Architectural Lantern Slides of France

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Parent Collection
Architectural Lantern Slides

Description

Lantern slides created in France during the late 19th or early 20th century. Image subjects include churches and cathedrals, castles, palaces, public buildings, bridges, sculpture, artifacts taken from other countries, and street scenes. These lantern slides were intended for use in architectural pedagogy. Some images include people and fashions of the time.

Creator

G. Massiot & cie

Subject

Bridges

Theaters

Mosques

Windmills

Architecture

Abbeys

Churches

Cathedrals

Fountains

Statues

Hotels

Castles

City Halls

Historical gardens

Palaces

Spatial Coverage

Amiens

Paris

Laon

Bourg-en-Bresse

Fontainebleau

Bayeux

Blois

Limoges

France

Mont-Saint-Michel

Strasbourg

Chartres

Versailles

Vézelay

Chantilly

Rouen

Arles

Saint-Denis

Caen

Dijon

Bourges

Reims

Chambord

Avignon

Chenonceaux

Périgueux

Parc de Saint-Cloud

Tours

Compiègne

Vincennes

Angoulême

Poitiers

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  • Creator(s):
    G. Massiot & cie
    Description:

    A rare survival in France is the rood screen, delicately carved with ornamental motifs and statues of Christ and saints. The exceptionally well-lit choir, shielded from the nave by the screen , retains much of its stained glass, executed between 1525 and 1531 by a workshop from Lyon.

    Former Benedictine priory church, dedicated to St Nicholas of Tolentino, near Bourg-en-Bresse, Burgundy, France. Situated on an important road linking the northern provinces with Italy, the church was built by M…

    Date Created:
    1910-01-01
  • Creator(s):
    G. Massiot & cie
    Description:

    The exceptionally well-lit choir, shielded from the nave by the screen , retains much of its stained glass, executed between 1525 and 1531 by a workshop from Lyon. The axial window contains glass representing Noli me tangere (upper part) and the Appearance of Christ to his Mother (lower part), after engravings by Albrecht Dürer; to the left and right are Philibert and Margaret kneeling with their patron saints, their coats of arms above.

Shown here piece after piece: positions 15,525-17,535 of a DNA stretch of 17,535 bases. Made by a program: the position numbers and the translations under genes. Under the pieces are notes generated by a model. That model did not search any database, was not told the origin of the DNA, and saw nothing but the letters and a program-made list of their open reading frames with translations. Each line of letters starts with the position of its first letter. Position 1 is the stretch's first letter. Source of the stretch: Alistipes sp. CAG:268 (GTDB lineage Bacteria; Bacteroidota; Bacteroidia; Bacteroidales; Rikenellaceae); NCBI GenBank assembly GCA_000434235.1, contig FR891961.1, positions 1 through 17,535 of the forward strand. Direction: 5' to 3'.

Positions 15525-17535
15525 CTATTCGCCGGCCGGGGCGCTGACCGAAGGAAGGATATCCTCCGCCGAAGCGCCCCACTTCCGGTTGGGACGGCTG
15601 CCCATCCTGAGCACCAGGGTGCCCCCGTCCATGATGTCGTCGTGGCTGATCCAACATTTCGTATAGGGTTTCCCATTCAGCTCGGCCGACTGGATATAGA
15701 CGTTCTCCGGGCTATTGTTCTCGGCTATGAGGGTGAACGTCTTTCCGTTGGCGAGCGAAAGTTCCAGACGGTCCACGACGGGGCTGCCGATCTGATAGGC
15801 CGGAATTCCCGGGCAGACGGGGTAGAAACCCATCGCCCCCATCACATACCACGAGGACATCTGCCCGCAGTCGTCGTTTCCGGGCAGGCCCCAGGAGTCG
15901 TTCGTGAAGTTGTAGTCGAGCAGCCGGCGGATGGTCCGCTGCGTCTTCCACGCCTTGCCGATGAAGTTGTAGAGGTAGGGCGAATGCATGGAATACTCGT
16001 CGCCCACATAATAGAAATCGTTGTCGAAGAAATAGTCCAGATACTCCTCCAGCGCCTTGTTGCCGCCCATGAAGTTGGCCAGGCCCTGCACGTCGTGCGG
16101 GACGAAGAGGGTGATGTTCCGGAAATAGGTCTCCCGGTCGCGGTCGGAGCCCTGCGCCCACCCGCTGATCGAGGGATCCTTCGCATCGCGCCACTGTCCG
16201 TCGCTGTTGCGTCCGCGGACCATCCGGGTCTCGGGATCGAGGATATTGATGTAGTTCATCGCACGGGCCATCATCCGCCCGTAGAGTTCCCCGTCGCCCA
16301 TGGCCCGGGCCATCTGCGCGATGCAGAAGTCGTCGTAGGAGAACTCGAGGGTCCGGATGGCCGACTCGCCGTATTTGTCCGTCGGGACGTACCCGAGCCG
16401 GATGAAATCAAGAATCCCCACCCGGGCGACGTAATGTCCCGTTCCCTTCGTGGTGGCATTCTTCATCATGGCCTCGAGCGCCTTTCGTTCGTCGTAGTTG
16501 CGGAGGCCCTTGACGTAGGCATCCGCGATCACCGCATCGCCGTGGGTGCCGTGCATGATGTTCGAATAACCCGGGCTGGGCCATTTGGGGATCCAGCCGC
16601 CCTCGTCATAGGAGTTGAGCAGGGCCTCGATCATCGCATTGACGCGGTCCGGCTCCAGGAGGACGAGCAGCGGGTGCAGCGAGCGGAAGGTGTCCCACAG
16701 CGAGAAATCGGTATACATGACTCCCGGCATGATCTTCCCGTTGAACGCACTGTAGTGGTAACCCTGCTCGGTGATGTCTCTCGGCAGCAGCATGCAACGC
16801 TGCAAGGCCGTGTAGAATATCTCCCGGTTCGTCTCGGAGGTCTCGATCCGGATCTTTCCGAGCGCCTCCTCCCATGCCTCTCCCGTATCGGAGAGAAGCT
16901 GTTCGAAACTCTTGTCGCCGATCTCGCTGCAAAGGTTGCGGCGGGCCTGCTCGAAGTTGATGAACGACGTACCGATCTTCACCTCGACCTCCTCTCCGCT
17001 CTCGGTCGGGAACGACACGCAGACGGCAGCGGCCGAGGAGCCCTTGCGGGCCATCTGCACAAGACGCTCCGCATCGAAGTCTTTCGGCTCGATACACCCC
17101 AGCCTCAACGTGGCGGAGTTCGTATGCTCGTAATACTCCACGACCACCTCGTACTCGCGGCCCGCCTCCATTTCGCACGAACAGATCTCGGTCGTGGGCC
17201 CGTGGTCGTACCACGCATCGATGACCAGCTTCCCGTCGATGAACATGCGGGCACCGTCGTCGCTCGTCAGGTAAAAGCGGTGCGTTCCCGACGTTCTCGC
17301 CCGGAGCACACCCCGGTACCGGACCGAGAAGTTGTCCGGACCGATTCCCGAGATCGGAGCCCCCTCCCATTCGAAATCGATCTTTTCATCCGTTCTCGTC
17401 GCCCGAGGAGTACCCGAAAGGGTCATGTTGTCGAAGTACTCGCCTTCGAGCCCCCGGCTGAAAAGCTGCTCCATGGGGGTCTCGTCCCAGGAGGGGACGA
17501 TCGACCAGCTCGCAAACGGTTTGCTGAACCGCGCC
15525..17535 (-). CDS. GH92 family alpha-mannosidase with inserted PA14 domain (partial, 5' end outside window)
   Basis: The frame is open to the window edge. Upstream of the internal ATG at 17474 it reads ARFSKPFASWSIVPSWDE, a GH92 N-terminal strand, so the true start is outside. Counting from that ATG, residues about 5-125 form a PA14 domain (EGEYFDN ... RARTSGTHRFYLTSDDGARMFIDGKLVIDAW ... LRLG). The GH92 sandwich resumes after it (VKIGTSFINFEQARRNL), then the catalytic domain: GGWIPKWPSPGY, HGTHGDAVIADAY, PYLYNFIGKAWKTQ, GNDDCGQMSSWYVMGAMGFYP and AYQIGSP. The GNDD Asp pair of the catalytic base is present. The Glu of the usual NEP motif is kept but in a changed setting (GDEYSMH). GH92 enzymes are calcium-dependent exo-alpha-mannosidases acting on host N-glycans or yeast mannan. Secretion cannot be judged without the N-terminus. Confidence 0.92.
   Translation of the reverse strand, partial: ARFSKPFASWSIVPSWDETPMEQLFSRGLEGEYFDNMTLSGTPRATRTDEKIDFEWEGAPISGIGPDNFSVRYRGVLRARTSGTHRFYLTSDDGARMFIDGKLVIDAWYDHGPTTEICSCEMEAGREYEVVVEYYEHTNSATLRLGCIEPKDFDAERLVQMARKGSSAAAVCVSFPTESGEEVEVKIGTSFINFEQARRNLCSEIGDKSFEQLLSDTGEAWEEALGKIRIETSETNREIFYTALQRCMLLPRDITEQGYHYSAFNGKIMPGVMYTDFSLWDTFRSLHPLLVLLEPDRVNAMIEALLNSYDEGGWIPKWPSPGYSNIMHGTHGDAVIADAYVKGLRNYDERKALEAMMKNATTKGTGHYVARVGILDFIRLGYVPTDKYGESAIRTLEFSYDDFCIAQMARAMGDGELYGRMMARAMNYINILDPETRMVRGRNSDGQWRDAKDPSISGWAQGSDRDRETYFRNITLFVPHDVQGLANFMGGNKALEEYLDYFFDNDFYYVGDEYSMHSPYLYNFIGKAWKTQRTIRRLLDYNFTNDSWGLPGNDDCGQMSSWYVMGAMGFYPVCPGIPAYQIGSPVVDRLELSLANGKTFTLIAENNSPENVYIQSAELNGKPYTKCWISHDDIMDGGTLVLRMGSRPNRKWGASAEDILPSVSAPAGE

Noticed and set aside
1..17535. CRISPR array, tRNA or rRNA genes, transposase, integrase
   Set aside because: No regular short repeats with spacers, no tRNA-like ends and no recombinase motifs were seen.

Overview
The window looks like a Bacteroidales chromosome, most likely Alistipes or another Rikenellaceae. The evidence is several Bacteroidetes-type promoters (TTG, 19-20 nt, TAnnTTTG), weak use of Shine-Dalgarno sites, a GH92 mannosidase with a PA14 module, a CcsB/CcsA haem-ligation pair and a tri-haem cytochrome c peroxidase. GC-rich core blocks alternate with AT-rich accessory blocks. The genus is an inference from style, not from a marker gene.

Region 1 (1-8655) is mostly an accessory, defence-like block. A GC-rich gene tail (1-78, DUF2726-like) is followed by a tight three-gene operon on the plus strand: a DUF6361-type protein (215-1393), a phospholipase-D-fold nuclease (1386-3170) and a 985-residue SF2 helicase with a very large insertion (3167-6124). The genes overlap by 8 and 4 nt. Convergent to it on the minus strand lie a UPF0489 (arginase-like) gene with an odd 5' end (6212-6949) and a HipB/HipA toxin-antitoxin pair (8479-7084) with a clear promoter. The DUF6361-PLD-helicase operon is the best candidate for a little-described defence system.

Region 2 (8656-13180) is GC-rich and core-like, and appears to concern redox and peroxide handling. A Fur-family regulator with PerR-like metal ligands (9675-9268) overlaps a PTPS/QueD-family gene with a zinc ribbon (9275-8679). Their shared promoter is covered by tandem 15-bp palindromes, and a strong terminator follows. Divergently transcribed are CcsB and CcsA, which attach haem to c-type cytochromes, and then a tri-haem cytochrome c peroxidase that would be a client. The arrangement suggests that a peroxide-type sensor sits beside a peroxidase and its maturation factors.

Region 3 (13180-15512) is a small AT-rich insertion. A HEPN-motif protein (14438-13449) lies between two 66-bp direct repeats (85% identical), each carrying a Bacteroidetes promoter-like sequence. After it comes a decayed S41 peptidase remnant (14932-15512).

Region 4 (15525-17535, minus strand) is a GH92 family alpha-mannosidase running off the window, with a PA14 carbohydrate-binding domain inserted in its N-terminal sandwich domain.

Former Benedictine priory church, dedicated to St Nich…

    Date Created:
    1910-01-01
  • Creator(s):
    G. Massiot & cie
    Description:

    Early in 1755 Soufflot was appointed to provide plans for Ste Geneviève, the new church promised by Louis XV to house the reliquary of the city’s patron saint. A collection of drawings (Paris, Bib. N.) and Claude Boulleau’s engraving of 1764 show the building in its ‘ideal’ state in that year. Built partly over a crypt, where, for the first time, Soufflot used the Doric order of Paestum, it owes its grandeur to his use of the same colossal Corinthian order both inside and out….

    Date Created:
    1910-01-01
  • Creator(s):
    G. Massiot & cie
    Description:

    A building of the 15th and the early 16th centuries. Round its top run balustrades formed of Gothic letters, which read as part of the Magnificat. It is noted for its west portal, the decoration of the spire of the tower, and its stained glass. It is in Flamboyant style, characterized by its ornament and also east ends that are often angular, in this case based on a triangle. It also has tierceron (star-shaped) vaults (ca. 1500).

    Date Created:
    1910-01-01
  • Creator(s):
    G. Massiot & cie
    Description:

    Gailde’s only surviving work, secures his status among the most creative masons of French Flamboyant. It bridges the opening between the eastern crossing piers in a single span divided into three bays, without any visible support. This sleight of hand was achieved by means of radial voussoirs, the joints of which are disguised by the prolific sculptural decoration. Gailde probably also designed the choir of the Madeleine, constructed in the last years of the 15th century.

    Rebuilt around …

    Date Created:
    1910-01-01
  • Creator(s):
    G. Massiot & cie
    Description:

    In the 13th and 14th centuries, the church was totally rebuilt in stone. The choir and the transept, damaged by the great fire of Troyes in 1524, were rebuilt 1545-1554. The 32 choir stalls are probably from the former Notre-Dame-aux-Nonnains abbey, closed down at the Revolution (current site of the préfecture). The nave and the aisles, with pillars, decorated capitals and sculpted keystones, have wide Gothic bays, which are noted for their stained glass, especially of the southern aisle ca. …

    Date Created:
    1910-01-01
  • Creator(s):
    G. Massiot & cie
    Description:

    Begun in the late 11th century by the monks of Abbaye aux Hommes. Burned in warfare in 1105, but the nave was preserved while the transept and the high lantern (crossing) tower date from the early twelfth century; spires were added in the 13th century. The interior was remodeled in the 17th century in an attempt at Romanesque style. However the interior is noted for its band of decoration above the aisles; geometric decoration, a distinctive feature of Anglo-Norman Romanesque, appeared ca. 10…

    Date Created:
    1910-01-01
  • Creator(s):
    G. Massiot & cie
    Description:

    The abbey was founded c. 1060 by Matilda, wife of William the Conqueror, as a convent for women. There was a consecration in 1066, and Matilda was buried in the choir in 1083. Work continued until c. 1130, when the nave received its unusual false sexpartite vaults. The church has a crypt at the east end, an aisled nave of nine bays with a twin-tower façade block, projecting transepts with an eastern apsidal chapel on each arm (that opening on to the south transept was replaced c. 1260 by a Go…

    Date Created:
    1910-01-01